Yes, a Candida yeast infection on the scalp can cause hair loss. If the infection is severe or left untreated, the hair follicles become damaged because of the crust from infection further weakening the hair shaft, resulting in hair loss.

Who is at risk of scalp yeast infection?

Generally, it is more common in children as their immune system is still developing but anyone can have a scalp yeast infection. People with weakened immune systems, cancer, HIV, and organ transplants may be at greater risk. Also, people who take antibiotics may have a higher risk.


Yeast is a single-celled microorganism from the fungi kingdom. Candida is the most common type of yeast that grows on the scalp normally. When there is an overgrowth of this yeast it leads to scalp yeast infection with symptoms like redness, itchiness, flakes, and inflammation. If severe or left untreated it can cause inflammation of hair follicles or pustules and blisters filled with pus. It becomes painful to brush or style your hair as the scalp becomes tender or sensitive. If left untreated complications like secondary infections and hair loss can occur. Due to concerns about appearance, it can also cause social isolation, anxiety and depression

Scalp yeast infection is more common in school-age children, people living in crowded, humid conditions, and in patients with weak immune systems. Shampoos containing antifungal agents like ketoconazole and selenium sulfide, or topical antifungal ointments like clotrimazole cream and miconazole cream are available for treatment over the counter or under the guidance of healthcare professionals. In severe cases, oral antifungal agents can also be prescribed to get the infection under control. Along with prompt medical treatment and proper hygiene practices like avoiding sharing combs and towels, washing hair regularly, and drying them completely after shower to avoid moisture buildup can help in quick recovery and minimal chances of recurrence and complications.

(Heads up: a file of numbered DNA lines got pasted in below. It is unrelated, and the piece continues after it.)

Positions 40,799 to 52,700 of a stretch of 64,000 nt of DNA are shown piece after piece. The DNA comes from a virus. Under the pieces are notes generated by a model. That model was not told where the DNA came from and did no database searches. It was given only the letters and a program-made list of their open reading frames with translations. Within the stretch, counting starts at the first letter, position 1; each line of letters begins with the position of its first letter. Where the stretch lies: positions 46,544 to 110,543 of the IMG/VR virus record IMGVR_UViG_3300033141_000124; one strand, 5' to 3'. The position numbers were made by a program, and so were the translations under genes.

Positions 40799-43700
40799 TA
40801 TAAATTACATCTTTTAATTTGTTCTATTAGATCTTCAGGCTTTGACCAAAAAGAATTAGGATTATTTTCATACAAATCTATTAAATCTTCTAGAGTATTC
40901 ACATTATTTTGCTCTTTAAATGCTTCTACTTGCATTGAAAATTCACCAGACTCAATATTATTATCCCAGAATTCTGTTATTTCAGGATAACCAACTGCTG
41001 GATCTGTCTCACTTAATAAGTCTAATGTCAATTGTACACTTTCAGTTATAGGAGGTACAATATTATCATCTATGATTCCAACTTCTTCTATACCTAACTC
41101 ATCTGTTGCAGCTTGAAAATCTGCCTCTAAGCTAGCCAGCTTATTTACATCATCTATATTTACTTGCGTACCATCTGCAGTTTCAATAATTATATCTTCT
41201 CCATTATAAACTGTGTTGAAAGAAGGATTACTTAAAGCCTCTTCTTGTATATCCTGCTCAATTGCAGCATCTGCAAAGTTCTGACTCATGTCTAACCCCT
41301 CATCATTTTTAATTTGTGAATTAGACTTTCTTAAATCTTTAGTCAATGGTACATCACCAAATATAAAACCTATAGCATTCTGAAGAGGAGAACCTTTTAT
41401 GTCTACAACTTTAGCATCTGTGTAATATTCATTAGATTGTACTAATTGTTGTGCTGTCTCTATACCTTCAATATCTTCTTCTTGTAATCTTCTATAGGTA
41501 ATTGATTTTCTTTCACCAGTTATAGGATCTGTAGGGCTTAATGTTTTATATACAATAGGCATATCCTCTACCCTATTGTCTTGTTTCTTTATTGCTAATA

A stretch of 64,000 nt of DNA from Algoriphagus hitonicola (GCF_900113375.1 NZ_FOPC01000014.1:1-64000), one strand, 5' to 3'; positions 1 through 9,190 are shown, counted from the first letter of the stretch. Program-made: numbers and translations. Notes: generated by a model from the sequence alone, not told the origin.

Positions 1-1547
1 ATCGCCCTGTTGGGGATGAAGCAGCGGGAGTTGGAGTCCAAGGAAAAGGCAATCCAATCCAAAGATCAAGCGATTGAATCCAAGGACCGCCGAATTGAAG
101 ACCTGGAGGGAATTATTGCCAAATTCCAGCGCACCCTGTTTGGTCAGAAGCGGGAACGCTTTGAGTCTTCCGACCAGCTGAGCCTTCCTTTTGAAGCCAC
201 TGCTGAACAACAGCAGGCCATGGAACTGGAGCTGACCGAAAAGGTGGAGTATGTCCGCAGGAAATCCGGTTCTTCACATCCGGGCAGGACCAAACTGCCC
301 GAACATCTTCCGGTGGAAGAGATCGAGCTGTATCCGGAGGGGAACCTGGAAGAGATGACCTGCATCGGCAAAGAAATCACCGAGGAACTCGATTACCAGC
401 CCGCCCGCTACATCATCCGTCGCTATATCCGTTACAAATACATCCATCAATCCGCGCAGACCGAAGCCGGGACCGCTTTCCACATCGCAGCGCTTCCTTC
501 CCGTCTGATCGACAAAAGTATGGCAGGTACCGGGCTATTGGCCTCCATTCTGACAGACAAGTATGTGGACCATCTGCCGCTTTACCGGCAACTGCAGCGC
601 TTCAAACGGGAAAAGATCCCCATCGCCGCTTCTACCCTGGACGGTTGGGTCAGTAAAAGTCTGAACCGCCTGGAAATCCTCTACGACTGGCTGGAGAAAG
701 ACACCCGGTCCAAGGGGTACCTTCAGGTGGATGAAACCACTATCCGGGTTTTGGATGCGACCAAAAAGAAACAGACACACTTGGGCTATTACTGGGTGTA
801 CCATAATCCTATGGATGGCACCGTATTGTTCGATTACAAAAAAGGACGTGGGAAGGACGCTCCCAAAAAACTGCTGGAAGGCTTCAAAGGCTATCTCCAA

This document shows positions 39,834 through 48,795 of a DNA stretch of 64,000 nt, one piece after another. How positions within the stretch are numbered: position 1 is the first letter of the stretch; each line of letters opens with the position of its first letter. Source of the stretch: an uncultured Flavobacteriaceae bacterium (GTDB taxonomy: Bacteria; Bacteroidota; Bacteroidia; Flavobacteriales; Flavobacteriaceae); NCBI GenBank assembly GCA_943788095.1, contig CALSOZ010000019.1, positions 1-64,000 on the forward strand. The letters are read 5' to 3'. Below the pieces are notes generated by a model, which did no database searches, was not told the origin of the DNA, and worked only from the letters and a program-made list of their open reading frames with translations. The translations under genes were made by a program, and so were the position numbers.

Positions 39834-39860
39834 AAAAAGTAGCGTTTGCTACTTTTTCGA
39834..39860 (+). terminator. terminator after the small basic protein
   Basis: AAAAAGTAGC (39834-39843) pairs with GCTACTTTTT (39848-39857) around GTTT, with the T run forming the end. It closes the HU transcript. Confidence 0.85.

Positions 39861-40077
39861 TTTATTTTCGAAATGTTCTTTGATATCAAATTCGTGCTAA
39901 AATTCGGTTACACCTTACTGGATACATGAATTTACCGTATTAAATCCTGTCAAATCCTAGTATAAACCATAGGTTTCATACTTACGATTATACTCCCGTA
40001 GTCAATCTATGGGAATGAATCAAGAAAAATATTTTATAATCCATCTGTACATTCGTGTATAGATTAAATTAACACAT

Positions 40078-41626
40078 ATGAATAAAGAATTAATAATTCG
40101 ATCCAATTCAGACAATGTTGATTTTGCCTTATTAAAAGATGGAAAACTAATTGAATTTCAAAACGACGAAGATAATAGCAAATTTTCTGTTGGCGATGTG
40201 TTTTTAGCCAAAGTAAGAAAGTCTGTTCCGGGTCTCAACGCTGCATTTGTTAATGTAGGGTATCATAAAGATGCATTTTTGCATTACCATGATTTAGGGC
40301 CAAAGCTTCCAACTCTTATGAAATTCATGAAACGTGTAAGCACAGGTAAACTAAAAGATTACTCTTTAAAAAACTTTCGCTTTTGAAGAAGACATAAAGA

This content is purely informational and isn’t medical guidance. It shouldn’t replace professional medical counsel. Always consult your physician regarding treatment risks and benefits. See our editorial standards for more details.

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Vaishali S Gunjal

M.Sc. Pharmaceutical Medicine, Maharashtra University of Health Sciences

Vaishali is a Pharmaceutical Medicine Professional currently working as a medical writer based in Leeds, UK. She has been working in the medical field for over a decade advising healthcare professionals and consumers on the proper use, benefits, and potential risks associated with pharmaceutical products used for treatment or prevention of various health conditions.

She developed a strong interest in the safe and effective use of medicines while playing a pivotal role in providing accurate and timely medical information in Pharmacovigilance- Medical Information and Regulatory roles for several years in various pharmaceutical organisations.

Through her medical writing, she aims to empower individuals with accurate health information, promote awareness, and foster informed decision-making regarding health-related issues.